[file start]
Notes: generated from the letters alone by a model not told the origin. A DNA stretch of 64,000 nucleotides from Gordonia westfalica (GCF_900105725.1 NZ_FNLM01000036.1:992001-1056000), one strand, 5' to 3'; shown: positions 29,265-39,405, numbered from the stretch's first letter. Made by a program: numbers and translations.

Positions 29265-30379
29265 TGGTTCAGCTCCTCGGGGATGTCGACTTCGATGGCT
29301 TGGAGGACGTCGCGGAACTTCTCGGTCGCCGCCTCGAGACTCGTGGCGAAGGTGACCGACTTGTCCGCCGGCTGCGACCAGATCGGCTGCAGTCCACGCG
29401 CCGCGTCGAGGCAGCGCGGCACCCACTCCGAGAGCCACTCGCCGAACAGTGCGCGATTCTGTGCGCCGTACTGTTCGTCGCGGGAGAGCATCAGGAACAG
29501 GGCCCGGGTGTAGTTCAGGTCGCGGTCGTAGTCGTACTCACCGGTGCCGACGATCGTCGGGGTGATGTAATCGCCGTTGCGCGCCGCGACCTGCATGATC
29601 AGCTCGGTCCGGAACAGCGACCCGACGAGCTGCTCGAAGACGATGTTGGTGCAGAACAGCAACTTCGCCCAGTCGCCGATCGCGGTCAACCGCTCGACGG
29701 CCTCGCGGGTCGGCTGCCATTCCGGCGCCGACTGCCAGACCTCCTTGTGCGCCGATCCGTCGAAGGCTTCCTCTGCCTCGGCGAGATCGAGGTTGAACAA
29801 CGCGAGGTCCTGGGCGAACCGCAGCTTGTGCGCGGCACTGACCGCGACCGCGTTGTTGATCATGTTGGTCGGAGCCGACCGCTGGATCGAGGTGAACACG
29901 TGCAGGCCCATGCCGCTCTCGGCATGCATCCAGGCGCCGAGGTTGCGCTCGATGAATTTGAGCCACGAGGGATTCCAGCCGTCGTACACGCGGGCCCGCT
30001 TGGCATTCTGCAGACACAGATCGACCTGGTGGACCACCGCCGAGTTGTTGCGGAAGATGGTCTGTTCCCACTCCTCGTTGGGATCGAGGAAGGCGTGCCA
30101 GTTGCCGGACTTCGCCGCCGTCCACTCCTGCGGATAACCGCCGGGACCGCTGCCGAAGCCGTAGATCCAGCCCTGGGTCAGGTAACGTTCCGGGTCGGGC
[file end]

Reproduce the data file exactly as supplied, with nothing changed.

Notes: generated from the letters alone by a model not told the origin. A DNA stretch of 64,000 nucleotides from Gordonia westfalica (GCF_900105725.1 NZ_FNLM01000036.1:992001-1056000), one strand, 5' to 3'; shown: positions 29,265-39,405, numbered from the stretch's first letter. Made by a program: numbers and translations.

Positions 29265-30379
29265 TGGTTCAGCTCCTCGGGGATGTCGACTTCGATGGCT
29301 TGGAGGACGTCGCGGAACTTCTCGGTCGCCGCCTCGAGACTCGTGGCGAAGGTGACCGACTTGTCCGCCGGCTGCGACCAGATCGGCTGCAGTCCACGCG
29401 CCGCGTCGAGGCAGCGCGGCACCCACTCCGAGAGCCACTCGCCGAACAGTGCGCGATTCTGTGCGCCGTACTGTTCGTCGCGGGAGAGCATCAGGAACAG
29501 GGCCCGGGTGTAGTTCAGGTCGCGGTCGTAGTCGTACTCACCGGTGCCGACGATCGTCGGGGTGATGTAATCGCCGTTGCGCGCCGCGACCTGCATGATC
29601 AGCTCGGTCCGGAACAGCGACCCGACGAGCTGCTCGAAGACGATGTTGGTGCAGAACAGCAACTTCGCCCAGTCGCCGATCGCGGTCAACCGCTCGACGG
29701 CCTCGCGGGTCGGCTGCCATTCCGGCGCCGACTGCCAGACCTCCTTGTGCGCCGATCCGTCGAAGGCTTCCTCTGCCTCGGCGAGATCGAGGTTGAACAA
29801 CGCGAGGTCCTGGGCGAACCGCAGCTTGTGCGCGGCACTGACCGCGACCGCGTTGTTGATCATGTTGGTCGGAGCCGACCGCTGGATCGAGGTGAACACG
29901 TGCAGGCCCATGCCGCTCTCGGCATGCATCCAGGCGCCGAGGTTGCGCTCGATGAATTTGAGCCACGAGGGATTCCAGCCGTCGTACACGCGGGCCCGCT
30001 TGGCATTCTGCAGACACAGATCGACCTGGTGGACCACCGCCGAGTTGTTGCGGAAGATGGTCTGTTCCCACTCCTCGTTGGGATCGAGGAAGGCGTGCCA
30101 GTTGCCGGACTTCGCCGCCGTCCACTCCTGCGGATAACCGCCGGGACCGCTGCCGAAGCCGTAGATCCAGCCCTGGGTCAGGTAACGTTCCGGGTCGGGC